Development of the Cold Urticaria Activity Score

The ColdUAS development process was directed by PROM guidelines. For item generation 47 interviews with ColdU patients and a comprehensive literature research was performed. By conducting an impact analysis, cognitive debriefings, and an expert review final items were selected. The 4-item ColdUAS is the first self-administered questionnaire for the prospective assessment of disease activity in ColdU patients. Abbreviations: ColdU, Cold urticaria; ColdUAS, Cold Urticaria Activity Score; PROM, patient-reported outcome measures


Cold urticaria (ColdU) is a form of inducible urticaria where cold induces wheals and/or angioedema. The burden of disease is high and linked to trigger thresholds, exposure, and avoidance. There are presently no validated patient-reported outcome measures (PROMs) to assess and monitor disease activity. Our objective was to develop a disease-specific activity score for ColdU that is easy to administer and evaluate.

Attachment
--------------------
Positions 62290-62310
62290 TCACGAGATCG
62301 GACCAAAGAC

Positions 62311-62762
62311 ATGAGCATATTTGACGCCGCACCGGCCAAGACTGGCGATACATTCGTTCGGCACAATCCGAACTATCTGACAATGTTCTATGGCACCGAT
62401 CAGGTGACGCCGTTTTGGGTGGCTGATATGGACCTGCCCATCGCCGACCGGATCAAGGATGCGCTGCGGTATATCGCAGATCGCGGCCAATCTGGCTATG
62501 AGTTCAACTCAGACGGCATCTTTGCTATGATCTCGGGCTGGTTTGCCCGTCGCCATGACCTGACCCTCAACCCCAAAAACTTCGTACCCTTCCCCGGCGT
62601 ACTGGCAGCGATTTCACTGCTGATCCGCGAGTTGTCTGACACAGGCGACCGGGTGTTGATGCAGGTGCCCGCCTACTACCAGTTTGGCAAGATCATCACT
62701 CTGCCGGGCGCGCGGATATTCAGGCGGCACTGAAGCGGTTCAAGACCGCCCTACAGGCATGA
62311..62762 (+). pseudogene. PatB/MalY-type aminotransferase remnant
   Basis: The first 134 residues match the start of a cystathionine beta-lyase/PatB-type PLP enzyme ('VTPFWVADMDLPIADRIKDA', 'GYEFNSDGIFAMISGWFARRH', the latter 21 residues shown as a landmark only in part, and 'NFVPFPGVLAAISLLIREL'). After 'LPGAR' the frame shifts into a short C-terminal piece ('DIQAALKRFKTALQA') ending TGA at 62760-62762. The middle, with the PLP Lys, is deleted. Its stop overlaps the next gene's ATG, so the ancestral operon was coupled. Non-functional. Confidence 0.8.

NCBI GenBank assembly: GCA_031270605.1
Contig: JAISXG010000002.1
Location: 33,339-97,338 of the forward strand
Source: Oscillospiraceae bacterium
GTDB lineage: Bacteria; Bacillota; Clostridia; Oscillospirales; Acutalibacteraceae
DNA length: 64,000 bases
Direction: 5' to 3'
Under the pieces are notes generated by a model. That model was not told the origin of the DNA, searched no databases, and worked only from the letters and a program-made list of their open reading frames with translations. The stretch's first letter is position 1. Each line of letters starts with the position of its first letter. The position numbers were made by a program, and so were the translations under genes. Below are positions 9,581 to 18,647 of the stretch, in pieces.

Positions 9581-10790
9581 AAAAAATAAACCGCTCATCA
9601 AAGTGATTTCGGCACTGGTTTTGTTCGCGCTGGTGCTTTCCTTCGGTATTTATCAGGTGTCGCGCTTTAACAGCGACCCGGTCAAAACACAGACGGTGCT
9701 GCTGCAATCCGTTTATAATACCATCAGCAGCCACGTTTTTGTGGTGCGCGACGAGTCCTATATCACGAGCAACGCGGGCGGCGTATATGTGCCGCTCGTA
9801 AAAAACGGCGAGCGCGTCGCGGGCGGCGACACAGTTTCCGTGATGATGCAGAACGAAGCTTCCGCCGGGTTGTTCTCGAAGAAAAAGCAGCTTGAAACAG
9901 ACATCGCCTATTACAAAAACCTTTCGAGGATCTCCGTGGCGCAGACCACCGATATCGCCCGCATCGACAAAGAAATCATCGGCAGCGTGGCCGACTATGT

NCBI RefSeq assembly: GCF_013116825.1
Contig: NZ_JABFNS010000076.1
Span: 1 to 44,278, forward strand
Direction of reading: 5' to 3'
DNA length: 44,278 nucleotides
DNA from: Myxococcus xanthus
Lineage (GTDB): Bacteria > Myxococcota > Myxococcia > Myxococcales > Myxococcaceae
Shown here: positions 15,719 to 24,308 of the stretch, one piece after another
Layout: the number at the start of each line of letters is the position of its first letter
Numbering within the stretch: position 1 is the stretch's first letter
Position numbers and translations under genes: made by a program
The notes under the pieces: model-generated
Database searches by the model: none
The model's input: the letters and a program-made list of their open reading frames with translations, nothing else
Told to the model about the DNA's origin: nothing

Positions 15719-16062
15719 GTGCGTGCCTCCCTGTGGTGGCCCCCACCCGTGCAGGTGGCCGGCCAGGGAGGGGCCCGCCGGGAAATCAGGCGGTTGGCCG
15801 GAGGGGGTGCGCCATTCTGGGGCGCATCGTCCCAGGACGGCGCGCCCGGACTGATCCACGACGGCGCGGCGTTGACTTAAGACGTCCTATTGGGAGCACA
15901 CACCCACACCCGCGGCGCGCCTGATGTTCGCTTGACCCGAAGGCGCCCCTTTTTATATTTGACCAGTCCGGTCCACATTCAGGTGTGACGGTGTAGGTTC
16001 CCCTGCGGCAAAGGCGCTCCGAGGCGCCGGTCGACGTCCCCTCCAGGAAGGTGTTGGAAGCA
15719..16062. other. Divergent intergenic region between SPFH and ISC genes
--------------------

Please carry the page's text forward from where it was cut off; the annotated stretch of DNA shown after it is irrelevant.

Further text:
A Cold Urticaria Activity Score (ColdUAS) questionnaire was developed, directed by PROM developing guidelines. After the generation of a conceptional framework, the item generation phase included the literature research on ColdU signs and symptoms and on comparable tools for similar diseases and 47 ColdU patient interviews. Subsequently, an impact analysis for content validity was performed. The final selection of items underwent expert review for face validity and cognitive debriefing.


The ColdUAS, a self-administered questionnaire for the prospective assessment of disease activity in patients with ColdU, consists of 4 items: 1. the frequency and severity of the signs (wheals and/or angioedema), 2. the frequency and severity of the symptoms (e.g., itch and burn), 3. the exposure to specific triggers, and 4. the avoidance of these triggers. The recall period for each item is the last 24 h.


The ColdUAS is the first disease-specific PROM to assess ColdU disease activity. It may help to better assess patients' disease status in routine clinical practice as well as in clinical trials. Anchor-based approaches are currently used to validate the ColdUAS.